October 12, 1999 Hindu nationalist Atal Vajpayee, whose 24-party coalition won the majority of seats in parliamentary elections, is sworn in as prime minister for the third time in three years. New government will consider draft report by the National Security Advisory Board outlining India's nuclear doctrine released in August. The US criticizes India's decision to develop a nuclear deterrent as "unwise" and risking an escalation of nuclear arms race in the region. (Washington Post, October 8, 1999, A1; Financial Times, October 12, 1999; August 18, 1999,4; CRS 2002b, 4, 11
October 14, 1999 Republican-dominated US Senate votes 51 to 48 against ratifying the Comprehensive Test Ban Treaty (CTBT) after majority leader Trent Lott (R-MS) schedules a surprise vote. Clinton administration warns that unless Senate ratifies the treaty, countries such as Russia, China, Pakistan, and India will renew nuclear testing. (Washington Post, October 14, 1999, A1; 15 October 1999, A1, A16)
October 14, 1999 Senate approves Department of Defense Appropriations bill including a provision that gives the president authority to permanently waive all the economic sanctions imposed against India and Pakistan in response to the nuclear tests, including for the first time, sanctions relating to military assistance and exports of high technology items. (Inside US Trade, 15 October 1999; International Trade Reporter 13 October 1999; CRS 2002a, 3)
October 27, 1999 President Clinton waives restrictions on EXIM, OPIC, TDA, USDA, and IMET support, as well as on restrictions on loans and credits to the Indian government by U.S. commercial banks. (Associated Press, 27 October 1999; Presidential Determination 2000-04, 27 October 1999; CRS 2002a, 3)
December 17, 1999 US Department of Commerce announces that 51 Indian government agencies and private companies are removed from the list of about 200 entities originally sanctioned in 1998. The removal is based on administration's decision to focus more tightly on those entities that are directly involved in proliferation activities. US policy of denial of dual-use items remains unchanged. (Dow Jones International, 17 December 1999; USIS, 17 December 1999)
March 20-25, 2000 Nuclear nonproliferation concerns and improvement of economic relations are major focus of President Clinton's 5-day visit to India. During visit, President Clinton announces $2 billion in financial support for US exports to India through Export-Import Bank. Clinton also lifts restrictions on several financial assistance programs including a $25 million initiative to provide assistance to strengthen Indian financial markets and regulatory agencies terminated in May 1998. US companies sign agreements on $4 billion in projects with Indian and Bangladeshi firms. (Presidential Determination 2000-18, 20 March 2000; Financial Times, 22 March 2000, 6; USIS, 24 March 2000; CRS 2002b, 2-3)
September 14, 2000 Indian Prime Minister Vajpayee addresses joint session of Congress urging closer economic and political ties between the two countries. During 4-day visit in Washington by Vajpayee, US officials announce $900 million in Export-Import Bank financing to help Indian businesses purchase US goods and services. (Washington Post, 15 September 2000, A8; CRS 2002b, 3)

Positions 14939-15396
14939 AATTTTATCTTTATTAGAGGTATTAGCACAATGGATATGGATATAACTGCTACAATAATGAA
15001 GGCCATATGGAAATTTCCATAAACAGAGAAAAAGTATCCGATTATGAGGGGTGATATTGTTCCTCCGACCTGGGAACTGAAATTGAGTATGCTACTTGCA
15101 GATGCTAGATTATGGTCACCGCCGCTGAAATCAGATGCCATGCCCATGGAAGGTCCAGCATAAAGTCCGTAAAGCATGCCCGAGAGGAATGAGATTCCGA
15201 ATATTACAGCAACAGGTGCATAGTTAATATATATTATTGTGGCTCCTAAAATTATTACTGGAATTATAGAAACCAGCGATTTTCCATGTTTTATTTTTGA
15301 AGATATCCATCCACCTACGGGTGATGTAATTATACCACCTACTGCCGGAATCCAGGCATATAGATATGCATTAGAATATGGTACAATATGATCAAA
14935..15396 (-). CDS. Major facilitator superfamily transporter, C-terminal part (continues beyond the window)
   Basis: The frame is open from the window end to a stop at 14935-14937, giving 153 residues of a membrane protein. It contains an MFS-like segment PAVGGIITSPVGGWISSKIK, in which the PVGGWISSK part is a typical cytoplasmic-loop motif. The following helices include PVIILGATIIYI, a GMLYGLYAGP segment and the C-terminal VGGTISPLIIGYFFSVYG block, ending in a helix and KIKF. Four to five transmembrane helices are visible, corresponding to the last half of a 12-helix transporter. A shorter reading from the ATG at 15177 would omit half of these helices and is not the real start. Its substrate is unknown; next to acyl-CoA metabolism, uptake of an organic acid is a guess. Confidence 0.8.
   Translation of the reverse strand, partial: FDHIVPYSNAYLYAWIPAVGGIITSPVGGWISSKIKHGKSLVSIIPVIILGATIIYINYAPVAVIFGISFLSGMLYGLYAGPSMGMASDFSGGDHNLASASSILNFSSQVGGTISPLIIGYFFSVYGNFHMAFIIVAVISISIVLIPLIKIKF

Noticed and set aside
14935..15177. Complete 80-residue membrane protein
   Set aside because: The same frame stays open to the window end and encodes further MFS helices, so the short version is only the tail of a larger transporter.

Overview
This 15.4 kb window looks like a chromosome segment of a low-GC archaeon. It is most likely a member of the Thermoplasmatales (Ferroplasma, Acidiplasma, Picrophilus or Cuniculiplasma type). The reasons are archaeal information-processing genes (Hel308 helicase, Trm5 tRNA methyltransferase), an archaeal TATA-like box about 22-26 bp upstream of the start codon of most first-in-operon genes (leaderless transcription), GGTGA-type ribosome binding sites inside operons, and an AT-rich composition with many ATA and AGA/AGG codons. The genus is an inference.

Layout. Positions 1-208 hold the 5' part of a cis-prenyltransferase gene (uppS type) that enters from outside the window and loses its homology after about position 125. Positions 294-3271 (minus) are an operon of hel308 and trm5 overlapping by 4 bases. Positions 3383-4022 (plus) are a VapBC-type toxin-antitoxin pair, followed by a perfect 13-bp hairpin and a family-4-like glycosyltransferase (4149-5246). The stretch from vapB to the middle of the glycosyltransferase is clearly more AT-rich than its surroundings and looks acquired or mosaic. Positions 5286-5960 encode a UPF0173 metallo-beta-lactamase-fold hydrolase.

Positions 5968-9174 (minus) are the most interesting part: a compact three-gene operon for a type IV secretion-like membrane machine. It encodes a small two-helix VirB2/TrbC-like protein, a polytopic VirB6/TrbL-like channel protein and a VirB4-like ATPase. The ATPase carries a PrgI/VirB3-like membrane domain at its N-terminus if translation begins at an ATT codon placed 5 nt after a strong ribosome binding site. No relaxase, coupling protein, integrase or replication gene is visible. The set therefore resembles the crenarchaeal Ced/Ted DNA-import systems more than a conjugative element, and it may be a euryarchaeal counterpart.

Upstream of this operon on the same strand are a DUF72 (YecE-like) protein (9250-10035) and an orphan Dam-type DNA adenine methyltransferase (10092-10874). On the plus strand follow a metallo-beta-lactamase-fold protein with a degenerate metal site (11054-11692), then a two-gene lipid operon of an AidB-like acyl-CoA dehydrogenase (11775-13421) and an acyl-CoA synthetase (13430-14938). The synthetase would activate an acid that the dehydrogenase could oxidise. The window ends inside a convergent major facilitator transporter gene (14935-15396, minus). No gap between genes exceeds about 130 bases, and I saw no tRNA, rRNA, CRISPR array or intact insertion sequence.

April 6, 2001 India's foreign and defense minister Jaswant Singh visits Washington to meet with top foreign policy officials of new Bush administration. During his campaign President Bush pledged to remove remaining sanctions against India. (Washington Times, 5 April 2001, A17; US Department of State Press Releases, 6 April 2001; CRS 2002a, 3)
August 2001 Deputy Secretary of State Richard Armitage visits India and publicly states that US is interested in fully normalizing relations. Administration announces it will work with Congress on lifting sanctions in order to clear the way for greater military cooperation with India. (Washington Post, 12 August 2001, A1; International Trade Reporter, 6 September 2001, 1387; CRS 2002a, 4)
September 22, 2001 President Bush determines that denying export licenses and assistance to India is against the national interest and lifts all remaining 1998 sanctions. Movement comes after India offers US unconditional cooperation in the war against terrorism and the use of India's bases for military action in Afghanistan. (Washington Post, 17 September 2001, A9; CRS 2002b, 1; Presidential Determination No. 2001-28, 22 September 2001)
October 26, 2001 Japan lifts sanctions against both India and Pakistan in recognition of their support for the US-led war on terrorism. Previously Japan had conditioned resumption of its aid program suspended after the nuclear test in 1998 on signing of the CTBT and assurances regarding nuclear proliferation. (Yomiuri Shimbun, 27 October 2002; BBC Monitoring, 29 October 2002; CRS 2002b, 10)
November 9, 2001 President Bush hosts Indian Prime Minister Vajpayee at the White House. The two leaders agreed to expand US-Indian cooperation on a wide range of issues, including counter-terrorism, regional security, technology, civilian nuclear safety, and to broaden economic ties. (White House Press Release, 9 November 2001; CRS 2002b, 2)
July 18, 2005 During a Washington summit with Indian prime minister, President Bush announces he will push for “ ‘full civil nuclear energy co-operation,’ in return for India's agreement to grant oversight of areas of its nuclear programme to international agencies and to agree to help curb nuclear proliferation.” (Financial Times, 19 July 2005, 7)

<< top of page